The 7 Traits of Successful Photographers

The 7 Traits of Successful Photographers

Over my years as a fashion photographer and retoucher I’ve made contact and had conversations with countless other photographers. I’ve watched some of them flourish and some of them flounder. Those that rise above the competition and make their mark in the industry seem to embody a certain set of traits or characteristics that help in their success. 

Having spent my last week filming a fashion and beauty photography tutorial series with PRO EDU - which will incidentally be sold here at the Fstoppers store - I got to spend some time with Rob Grimm, an industry veteran for over 25 years. Rob and I had lots of great conversations - including a long business segment in the tutorial itself - and it was great getting to observe him in a day-to-day setting. While I’ve had a pre-existing set of common traits in mind for a while now, talking to Rob really crystalised some of them for me, so I’d like to share these observations with you.

Fortitude

This is quite possibly the most important trait of them all. As I've talked about in the past, photography is an up and down game. We have moments of joy and moments of hardship. Sadly the difficult times are often the more common of the two, and it’s those with the strength to rise above them that carry on day by day. When you start out in photography as a hobby, the hard times are difficult to imagine, but as you progress into making it your profession, adversity begins to creep in. Industry veterans have not only endured those difficult times, they prepare for them and learn to deal with them time and again.

Stick-to-itiveness

Perseverance is a daily necessity at any stage in a photographers career. Building a successful photography business is a 5-7 year process, it’s not an overnight success story. During that time you’ll fail repeatedly, you’ll doubt yourself repeatedly and you’ll find yourself pulled in a million different directions. Once you’ve honed in on what makes you different from all the other photographers out there, focus on leveraging that uniqueness and stick to your guns through all the roadblocks that come your way. Figure out a plan that will help you to survive those difficult early years and forge ahead. Remember that it’s OK to be the contrarian. When everyone is doing one thing and you’re doing another, you open up an opportunity for yourself. Believe in your strategy and put your all into it. That being said, it’s also important to constantly re-evaluate and measure progress. As business owners we tend to develop tunnel vision and fail to recognize a losing hand. Let’s call it 'validated perseverance'.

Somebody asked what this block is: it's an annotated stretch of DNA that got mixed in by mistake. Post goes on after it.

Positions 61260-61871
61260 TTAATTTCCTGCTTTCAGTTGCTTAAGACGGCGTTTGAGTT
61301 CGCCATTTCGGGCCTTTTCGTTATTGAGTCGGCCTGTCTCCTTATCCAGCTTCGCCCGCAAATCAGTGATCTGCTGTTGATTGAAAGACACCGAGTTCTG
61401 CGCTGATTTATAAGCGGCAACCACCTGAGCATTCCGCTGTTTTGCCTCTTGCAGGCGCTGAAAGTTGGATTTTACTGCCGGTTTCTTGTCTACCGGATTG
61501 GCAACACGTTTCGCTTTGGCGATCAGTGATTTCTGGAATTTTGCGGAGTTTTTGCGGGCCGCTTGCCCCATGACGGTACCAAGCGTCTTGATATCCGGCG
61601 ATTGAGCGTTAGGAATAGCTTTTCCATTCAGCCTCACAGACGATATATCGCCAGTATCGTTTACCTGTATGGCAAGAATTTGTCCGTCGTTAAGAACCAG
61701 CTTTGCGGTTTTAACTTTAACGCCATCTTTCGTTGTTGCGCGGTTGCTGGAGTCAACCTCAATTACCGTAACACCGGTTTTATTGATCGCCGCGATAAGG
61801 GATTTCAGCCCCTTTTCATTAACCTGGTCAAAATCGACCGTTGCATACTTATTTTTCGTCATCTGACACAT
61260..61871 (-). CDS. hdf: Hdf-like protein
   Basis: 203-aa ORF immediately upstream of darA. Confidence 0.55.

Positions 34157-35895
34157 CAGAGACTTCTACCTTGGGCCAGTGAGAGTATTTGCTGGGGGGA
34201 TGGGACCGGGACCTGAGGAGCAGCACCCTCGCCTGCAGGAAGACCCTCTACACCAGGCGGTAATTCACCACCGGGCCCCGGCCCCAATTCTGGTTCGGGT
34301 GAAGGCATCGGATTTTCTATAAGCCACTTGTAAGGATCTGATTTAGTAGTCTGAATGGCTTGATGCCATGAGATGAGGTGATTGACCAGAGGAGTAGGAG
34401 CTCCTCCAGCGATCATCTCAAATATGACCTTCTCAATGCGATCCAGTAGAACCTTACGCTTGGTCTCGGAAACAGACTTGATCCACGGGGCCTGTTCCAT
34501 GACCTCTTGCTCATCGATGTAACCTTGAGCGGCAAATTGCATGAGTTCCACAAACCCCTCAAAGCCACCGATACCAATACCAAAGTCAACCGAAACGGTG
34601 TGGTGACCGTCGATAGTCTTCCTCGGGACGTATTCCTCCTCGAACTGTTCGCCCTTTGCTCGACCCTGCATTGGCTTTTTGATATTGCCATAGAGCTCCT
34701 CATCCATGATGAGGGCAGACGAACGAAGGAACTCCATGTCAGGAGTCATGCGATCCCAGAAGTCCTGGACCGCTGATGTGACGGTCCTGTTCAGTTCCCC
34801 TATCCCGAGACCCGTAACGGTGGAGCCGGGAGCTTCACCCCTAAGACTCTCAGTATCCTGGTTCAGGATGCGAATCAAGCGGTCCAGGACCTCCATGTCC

Hardheadedness

While being stubborn or hardheaded is often viewed as a negative trait, having just the right amount of it is essential in the photography industry. We’re constantly confronted with people asking for lower rates or free work, impossible deadlines or over-inflated expectations. You have to have your wits about you, know the value of your work and not be taken advantage of. Be firm with your clients and be able to explain what they are getting in exchange for their money. Although photography appears to many as a homogeneous service, it’s up to you to explain why it isn’t and why they need to hire you.

Hustle

If there’s one thing I’ve learned it’s that work doesn’t just come to you. You have to be out there daily, hustling for business and staying at the top of people’s minds. Even those that have been in the business for decades are still spending the majority of their time nurturing clients, cold calling and bidding on jobs. As your business grows, things get easier but they never get easy.

Humility